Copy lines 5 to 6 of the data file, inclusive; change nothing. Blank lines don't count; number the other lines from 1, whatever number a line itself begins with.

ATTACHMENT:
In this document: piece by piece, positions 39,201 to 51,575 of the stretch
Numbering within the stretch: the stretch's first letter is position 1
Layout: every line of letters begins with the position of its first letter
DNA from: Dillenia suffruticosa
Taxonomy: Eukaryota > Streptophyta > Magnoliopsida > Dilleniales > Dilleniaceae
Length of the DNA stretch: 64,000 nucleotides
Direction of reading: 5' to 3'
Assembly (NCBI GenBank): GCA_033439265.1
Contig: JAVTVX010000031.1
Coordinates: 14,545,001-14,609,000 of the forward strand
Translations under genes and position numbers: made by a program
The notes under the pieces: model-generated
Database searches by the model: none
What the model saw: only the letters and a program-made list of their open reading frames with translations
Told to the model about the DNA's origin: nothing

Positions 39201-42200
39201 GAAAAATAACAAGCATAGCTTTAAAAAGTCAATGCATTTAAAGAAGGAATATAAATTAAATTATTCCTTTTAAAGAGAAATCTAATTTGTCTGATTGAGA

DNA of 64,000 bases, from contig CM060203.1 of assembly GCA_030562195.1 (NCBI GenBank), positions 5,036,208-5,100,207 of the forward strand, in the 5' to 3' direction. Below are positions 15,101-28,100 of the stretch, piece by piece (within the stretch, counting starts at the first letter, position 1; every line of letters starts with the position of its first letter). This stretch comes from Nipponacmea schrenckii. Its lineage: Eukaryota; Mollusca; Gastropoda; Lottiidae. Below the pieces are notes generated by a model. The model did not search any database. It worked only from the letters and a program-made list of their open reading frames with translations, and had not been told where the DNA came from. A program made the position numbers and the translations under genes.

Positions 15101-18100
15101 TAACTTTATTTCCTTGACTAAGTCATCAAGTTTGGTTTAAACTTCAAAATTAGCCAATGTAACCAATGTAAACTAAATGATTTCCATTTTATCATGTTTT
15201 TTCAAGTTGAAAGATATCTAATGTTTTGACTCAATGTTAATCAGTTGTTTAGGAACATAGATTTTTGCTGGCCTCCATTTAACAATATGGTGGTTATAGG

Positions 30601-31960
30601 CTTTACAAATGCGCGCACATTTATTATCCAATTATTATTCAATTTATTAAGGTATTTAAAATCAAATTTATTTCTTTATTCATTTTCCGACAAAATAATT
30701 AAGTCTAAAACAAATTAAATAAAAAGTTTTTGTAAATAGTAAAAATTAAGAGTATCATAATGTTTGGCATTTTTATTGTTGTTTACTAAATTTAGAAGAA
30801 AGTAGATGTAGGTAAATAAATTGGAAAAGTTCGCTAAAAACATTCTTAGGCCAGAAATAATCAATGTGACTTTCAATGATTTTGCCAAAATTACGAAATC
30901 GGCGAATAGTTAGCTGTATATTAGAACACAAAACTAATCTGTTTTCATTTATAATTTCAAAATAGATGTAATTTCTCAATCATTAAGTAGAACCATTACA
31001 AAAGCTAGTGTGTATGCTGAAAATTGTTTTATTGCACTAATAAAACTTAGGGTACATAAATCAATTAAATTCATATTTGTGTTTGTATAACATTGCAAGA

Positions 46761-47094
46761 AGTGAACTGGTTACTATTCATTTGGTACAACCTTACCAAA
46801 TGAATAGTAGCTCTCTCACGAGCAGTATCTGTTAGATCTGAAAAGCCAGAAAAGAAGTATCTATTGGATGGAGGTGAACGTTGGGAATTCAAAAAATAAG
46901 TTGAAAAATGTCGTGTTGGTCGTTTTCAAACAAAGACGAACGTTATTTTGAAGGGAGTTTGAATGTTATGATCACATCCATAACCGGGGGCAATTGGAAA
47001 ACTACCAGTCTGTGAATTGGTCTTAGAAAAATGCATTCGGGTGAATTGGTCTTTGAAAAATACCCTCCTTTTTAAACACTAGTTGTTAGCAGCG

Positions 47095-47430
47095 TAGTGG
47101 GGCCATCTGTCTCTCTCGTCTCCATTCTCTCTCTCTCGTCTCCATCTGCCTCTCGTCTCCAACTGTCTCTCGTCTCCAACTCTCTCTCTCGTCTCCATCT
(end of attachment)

Taxonomy: Eukaryota > Streptophyta > Magnoliopsida > Dilleniales > Dilleniaceae
Length of the DNA stretch: 64,000 nucleotides